It’s one thing to believe that the Gospels are true and that Jesus rose from the dead. It’s another to trust Jesus as your Savior. This article was excerpted from my book. To learn more, please refer to Cold-Case Christianity: A Homicide Detective Investigates the Claims of the Gospels, and be sure to request our free teaching outlines so you can share the case with others.

J. Warner Wallace is a Cold-Case Detective, a Christian Case Maker, and the author of Cold-Case Christianity, Cold-Case Christianity for Kids, and God’s Crime Scene.

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About J. Warner Wallace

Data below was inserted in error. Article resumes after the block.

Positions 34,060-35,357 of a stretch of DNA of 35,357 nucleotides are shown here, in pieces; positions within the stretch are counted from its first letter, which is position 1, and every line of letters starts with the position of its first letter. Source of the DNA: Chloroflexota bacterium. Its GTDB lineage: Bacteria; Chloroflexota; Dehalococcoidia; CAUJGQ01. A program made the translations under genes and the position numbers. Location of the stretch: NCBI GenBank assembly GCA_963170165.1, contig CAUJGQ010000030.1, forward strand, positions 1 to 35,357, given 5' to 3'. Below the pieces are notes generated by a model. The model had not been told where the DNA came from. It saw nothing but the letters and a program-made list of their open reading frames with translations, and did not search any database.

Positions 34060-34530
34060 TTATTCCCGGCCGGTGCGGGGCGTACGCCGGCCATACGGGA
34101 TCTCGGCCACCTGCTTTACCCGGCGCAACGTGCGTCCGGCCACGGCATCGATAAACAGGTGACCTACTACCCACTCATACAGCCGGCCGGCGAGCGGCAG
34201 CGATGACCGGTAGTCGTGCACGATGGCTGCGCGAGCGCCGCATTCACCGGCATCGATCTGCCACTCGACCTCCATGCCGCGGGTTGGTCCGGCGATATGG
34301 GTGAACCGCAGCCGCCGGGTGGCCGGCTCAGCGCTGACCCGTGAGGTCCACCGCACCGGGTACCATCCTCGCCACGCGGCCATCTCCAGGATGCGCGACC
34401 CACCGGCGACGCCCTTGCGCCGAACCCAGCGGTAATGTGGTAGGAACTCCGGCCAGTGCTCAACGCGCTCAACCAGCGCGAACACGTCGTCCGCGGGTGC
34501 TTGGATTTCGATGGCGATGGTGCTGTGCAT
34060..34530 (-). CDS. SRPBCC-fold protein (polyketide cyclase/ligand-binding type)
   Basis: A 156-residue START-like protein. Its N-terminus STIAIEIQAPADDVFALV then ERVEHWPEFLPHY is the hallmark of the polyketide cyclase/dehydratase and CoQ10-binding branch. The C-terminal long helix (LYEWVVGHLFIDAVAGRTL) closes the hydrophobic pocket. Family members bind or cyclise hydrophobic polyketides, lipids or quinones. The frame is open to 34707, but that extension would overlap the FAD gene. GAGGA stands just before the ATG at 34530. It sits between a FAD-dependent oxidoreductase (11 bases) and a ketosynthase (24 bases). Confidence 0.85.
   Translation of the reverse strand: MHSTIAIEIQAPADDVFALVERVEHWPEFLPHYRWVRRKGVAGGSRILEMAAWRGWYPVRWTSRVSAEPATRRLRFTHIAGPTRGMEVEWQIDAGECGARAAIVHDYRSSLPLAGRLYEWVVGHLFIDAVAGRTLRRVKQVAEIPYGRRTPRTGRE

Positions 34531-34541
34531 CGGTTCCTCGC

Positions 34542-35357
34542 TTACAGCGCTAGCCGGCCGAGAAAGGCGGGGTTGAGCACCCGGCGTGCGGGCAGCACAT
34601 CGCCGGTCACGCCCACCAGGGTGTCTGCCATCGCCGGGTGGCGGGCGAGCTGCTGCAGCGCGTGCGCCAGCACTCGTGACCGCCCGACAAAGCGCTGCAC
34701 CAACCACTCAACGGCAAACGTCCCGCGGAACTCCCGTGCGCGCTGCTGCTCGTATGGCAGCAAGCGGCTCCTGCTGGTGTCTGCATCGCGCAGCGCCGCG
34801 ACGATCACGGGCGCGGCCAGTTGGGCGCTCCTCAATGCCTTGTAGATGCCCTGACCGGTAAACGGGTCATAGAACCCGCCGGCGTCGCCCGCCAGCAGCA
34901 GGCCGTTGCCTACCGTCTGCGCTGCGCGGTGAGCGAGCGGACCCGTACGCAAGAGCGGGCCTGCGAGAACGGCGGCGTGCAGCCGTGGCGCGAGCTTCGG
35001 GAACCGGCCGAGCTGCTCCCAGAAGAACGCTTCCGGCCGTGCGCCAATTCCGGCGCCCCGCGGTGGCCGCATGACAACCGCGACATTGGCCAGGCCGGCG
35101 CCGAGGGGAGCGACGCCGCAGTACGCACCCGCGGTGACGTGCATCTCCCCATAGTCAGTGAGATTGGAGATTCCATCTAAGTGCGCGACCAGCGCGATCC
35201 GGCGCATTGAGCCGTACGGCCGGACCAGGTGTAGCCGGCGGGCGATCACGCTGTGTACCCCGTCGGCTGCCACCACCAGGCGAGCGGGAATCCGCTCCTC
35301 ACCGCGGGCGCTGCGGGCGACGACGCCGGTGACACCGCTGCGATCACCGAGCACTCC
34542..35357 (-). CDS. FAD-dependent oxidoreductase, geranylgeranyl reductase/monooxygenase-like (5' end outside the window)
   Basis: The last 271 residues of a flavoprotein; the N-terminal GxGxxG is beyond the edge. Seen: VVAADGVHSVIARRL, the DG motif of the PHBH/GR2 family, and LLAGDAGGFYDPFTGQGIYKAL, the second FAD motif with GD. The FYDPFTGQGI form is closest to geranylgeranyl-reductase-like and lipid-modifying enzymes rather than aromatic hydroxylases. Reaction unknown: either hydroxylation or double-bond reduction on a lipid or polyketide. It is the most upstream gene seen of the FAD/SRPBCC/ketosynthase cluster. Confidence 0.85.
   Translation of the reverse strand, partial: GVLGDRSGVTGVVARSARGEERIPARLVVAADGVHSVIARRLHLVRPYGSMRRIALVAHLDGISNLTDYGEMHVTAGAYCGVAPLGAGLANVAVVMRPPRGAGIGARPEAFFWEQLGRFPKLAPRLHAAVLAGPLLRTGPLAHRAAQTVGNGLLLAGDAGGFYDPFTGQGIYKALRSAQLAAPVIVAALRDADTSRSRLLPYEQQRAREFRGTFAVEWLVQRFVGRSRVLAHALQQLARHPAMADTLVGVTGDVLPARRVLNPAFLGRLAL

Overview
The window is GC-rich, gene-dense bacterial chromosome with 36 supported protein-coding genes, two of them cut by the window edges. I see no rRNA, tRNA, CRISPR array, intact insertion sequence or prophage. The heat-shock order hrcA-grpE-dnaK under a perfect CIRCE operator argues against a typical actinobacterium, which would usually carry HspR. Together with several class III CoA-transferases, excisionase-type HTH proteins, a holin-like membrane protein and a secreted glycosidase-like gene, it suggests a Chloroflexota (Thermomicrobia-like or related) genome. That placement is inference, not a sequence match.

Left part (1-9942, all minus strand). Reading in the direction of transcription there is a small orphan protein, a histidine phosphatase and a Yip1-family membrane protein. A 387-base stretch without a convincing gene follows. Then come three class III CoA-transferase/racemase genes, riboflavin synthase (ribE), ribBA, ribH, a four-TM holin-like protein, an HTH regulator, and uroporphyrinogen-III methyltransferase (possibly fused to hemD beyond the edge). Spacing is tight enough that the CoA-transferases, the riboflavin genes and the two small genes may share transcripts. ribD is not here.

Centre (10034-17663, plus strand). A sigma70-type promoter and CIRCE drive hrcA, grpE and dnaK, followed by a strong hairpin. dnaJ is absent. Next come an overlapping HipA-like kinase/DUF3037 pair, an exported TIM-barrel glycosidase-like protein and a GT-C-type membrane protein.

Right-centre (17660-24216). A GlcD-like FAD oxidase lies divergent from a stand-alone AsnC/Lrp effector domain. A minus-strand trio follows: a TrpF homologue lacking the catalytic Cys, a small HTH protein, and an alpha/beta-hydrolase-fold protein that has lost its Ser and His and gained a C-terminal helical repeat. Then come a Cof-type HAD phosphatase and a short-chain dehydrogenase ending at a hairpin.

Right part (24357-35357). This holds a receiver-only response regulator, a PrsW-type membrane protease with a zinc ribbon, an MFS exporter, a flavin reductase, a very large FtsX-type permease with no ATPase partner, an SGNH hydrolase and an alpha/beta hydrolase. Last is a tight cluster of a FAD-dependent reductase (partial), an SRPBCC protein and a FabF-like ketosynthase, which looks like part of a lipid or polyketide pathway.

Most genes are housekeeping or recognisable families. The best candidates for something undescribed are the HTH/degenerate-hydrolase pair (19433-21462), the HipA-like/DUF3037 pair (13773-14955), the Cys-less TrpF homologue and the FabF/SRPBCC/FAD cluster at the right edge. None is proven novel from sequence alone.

J. Warner Wallace is a cold-case homicide detective, adjunct professor of apologetics at Biola University, Christian case maker and author. J. Warner was a conscientious and vocal atheist through his undergraduate and graduate work in Design and Architecture (CSULB and UCLA); he always considered himself to be an “evidentialist”. His experience in law enforcement only served to strengthen his conviction that truth is tied directly to evidence. But at the age of thirty-five, J. Warner took a serious and expansive look at the evidence for the Christian Worldview and determined that Christianity was demonstrably true. After becoming a Christ follower in 1996, Jim continued to take an evidential approach to truth as he examined the Christian worldview. He eventually earned a Master’s Degree in Theological Studies from Golden Gate Baptist Theological Seminary. J. Warner served as a Youth Pastor for several years, then planted a church in 2006. Along the way, he created and built the Cold-Case Christianity website, blog and podcast as a place to post and talk about what he discovered related to the evidence supporting Christianity. Jim has appeared on television and radio, explaining the role that evidence plays in the Christian definition of “faith” and defending the historicity of Jesus, the reliability of the Bible and the truth of the Christian worldview. Jim also speaks at churches, retreats and camps as he seeks to help people become confident Christian case makers. J. Warner’s first book, Cold-Case Christianity, provides readers with ten principles of cold case investigations and utilizes these principles to examine the reliability of the gospel eyewitness accounts. In his second book, God’s Crime Scene, he investigates eight pieces of evidence in the universe to make the case for God’s existence. J. Warner’s professional investigative work has received national recognition; his cases have been featured more than any other detective on NBC’s Dateline, and his work has also appeared on CourtTV and Fox News. He also appears on television as an investigative consultant and had a role in God’s Not Dead 2, making the case for the historicity of Jesus. J. Warner was awarded the Police and Fire Medal of Valor “Sustained Superiority” Award for his continuing work on cold-case homicides. Relying on over two decades of investigative experience, J. Warner provides his readers and audiences with the tools they will need to investigate the claims of Christianity and make a convincing case for the truth of the Christian worldview. You can follow J. Warner Wallace on Twitter @JWarnerWallace